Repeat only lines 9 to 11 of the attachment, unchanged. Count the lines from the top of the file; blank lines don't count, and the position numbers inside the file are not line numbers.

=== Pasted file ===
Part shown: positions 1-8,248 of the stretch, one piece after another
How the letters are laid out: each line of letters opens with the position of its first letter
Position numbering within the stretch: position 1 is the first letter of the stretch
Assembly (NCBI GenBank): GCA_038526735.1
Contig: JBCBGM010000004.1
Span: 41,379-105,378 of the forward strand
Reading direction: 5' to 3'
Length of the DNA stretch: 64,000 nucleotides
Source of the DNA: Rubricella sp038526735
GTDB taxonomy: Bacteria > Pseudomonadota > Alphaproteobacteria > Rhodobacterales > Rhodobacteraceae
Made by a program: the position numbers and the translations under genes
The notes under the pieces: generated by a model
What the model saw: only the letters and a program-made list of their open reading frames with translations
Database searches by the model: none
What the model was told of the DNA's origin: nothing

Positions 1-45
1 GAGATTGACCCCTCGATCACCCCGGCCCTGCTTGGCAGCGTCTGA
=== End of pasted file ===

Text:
Source of the DNA: Rubricella sp038526735
GTDB taxonomy: Bacteria > Pseudomonadota > Alphaproteobacteria > Rhodobacterales > Rhodobacteraceae
Made by a program: the position numbers and the translations under genes